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LeEco Wants To Take On Apple, Google, Tesla, Amazon, and Samsung

October 19, 2016, 10:08 PM UTC

LeEco may not be well known in the U.S, but the Chinese technology company’s ambitious CEO Jia Yueting is on a quest to make it a household name.

LeEco held a press event in San Francisco on Wednesday that was intended as a sort of coming out party to U.S. consumers. During the talk, the 43-year-old Yueting laid out a surprisingly long list of areas that LeEco wants to dominate: big screen televisions, smartphones, online video streaming services, an online marketplace to buy its services, self-driving cars, virtual reality headsets, and Internet-connected bicycles.

At the lavish event, complete with a glowing runway, flashing lights, and a huge video screen, Yueting emerged onto the stage after running down the runway through a puff of smoke. Everything seemed to be going smoothly.

But during his speech, Yueting, speaking through a translator, explained that the company would not show off its LeSee electric concept car as planned. Three days prior the event, he had received news that the car got into an accident on its way from Los Angeles to San Francisco. The damage was apparently so bad that the company couldn’t repair it in time.

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Fortunately, Hollywood director Michael Bay happened to be filming a movie in London featuring LeEco’s presumably even more powerful LeSee Pro self-driving vehicle. LeEco contacted Bay and then arranged the car to be shipped to San Francisco for the event so that Yueting could be autonomously driven onto the stage. But those plans fell through as the car would not be delivered on time for the spectacle to take place.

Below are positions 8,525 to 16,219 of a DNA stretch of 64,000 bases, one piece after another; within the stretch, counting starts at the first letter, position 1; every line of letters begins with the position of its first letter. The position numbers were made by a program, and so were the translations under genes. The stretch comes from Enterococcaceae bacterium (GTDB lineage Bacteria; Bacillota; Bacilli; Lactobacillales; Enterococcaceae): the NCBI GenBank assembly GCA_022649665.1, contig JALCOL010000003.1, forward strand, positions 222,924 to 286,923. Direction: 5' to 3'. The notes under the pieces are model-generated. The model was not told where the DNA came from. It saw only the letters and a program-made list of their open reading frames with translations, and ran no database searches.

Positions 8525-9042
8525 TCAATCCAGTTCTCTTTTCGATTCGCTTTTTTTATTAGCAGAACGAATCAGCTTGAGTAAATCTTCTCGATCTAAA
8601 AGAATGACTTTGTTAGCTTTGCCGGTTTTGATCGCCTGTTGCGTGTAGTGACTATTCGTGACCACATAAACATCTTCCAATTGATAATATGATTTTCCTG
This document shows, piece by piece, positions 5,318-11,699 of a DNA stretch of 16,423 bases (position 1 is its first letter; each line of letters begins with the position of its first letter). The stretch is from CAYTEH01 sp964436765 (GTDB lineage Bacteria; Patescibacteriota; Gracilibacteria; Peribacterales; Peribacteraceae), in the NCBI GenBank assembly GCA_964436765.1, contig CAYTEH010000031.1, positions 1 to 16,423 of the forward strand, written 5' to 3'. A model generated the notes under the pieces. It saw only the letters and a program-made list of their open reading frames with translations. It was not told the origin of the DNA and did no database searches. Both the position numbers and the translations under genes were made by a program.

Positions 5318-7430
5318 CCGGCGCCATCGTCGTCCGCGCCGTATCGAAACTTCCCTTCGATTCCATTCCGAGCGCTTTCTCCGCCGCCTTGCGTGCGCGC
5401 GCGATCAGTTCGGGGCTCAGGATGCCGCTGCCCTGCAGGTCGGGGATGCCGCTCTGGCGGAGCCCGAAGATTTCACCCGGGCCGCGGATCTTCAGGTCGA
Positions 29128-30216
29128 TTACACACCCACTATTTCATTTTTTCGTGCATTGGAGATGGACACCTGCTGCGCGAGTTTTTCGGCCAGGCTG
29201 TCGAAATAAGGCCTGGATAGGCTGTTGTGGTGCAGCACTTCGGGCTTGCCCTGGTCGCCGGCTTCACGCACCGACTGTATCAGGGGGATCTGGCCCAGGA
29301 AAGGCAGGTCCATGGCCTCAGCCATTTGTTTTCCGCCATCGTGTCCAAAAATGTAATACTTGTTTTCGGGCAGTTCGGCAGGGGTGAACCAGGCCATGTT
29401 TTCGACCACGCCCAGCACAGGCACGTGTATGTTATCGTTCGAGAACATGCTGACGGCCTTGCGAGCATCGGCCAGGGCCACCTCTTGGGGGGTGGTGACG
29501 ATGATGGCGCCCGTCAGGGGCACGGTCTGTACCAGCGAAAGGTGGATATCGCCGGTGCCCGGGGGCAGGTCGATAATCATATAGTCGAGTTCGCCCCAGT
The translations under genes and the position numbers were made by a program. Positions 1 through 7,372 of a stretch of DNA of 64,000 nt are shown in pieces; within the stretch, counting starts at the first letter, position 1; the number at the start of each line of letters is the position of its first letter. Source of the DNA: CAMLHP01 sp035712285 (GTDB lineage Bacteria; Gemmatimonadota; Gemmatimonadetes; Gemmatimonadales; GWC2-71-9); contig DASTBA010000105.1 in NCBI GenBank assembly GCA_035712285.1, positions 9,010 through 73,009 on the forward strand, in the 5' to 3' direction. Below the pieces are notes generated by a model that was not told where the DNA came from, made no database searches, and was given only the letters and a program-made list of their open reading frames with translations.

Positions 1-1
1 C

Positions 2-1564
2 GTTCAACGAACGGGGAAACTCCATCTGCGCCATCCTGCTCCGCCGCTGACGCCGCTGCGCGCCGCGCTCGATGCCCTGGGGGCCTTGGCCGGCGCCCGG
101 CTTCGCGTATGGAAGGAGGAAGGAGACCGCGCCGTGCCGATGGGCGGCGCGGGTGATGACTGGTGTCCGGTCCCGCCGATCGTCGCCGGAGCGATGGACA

“It’s a real bummer,” Yueting said.

Yueting said the car eventually made it to the event, just not in time for it to be set up for Yueting’s entrance and speech. But media and analysts were able to look at it parked in a product showroom. Little details about the vehicle, resembling a grey sports car, were shared like when it would be available or how much it would sell for. Whenever it gets released, LeEco is sure to face tough competition with electric car maker Tesla.

He spun this debacle as an example of how the company’s “path of development has been a road to challenges” that it, of course, has overcome.

LeEco LeSeePro Car

LeEco is also an investor in electric car startup Faraday Future, which Yueting said would be releasing its first production car next year at the Consumer Electronics Show.

In terms of others businesses, LeEco executives talked their decision in 2004 to get into the streaming video business in China with a Netflix-like service when, as they described it, many other companies thought it was a bad idea. Since then, LeEco went public on the Shenzhen stock exchange in 2010, which the executives explained made it the first Chinese video streaming company to do so.

The executives also talked about how the company followed up to video streaming by making televisions and then smartphones in China. Now the plan is to sell all of its products and services in the U.S..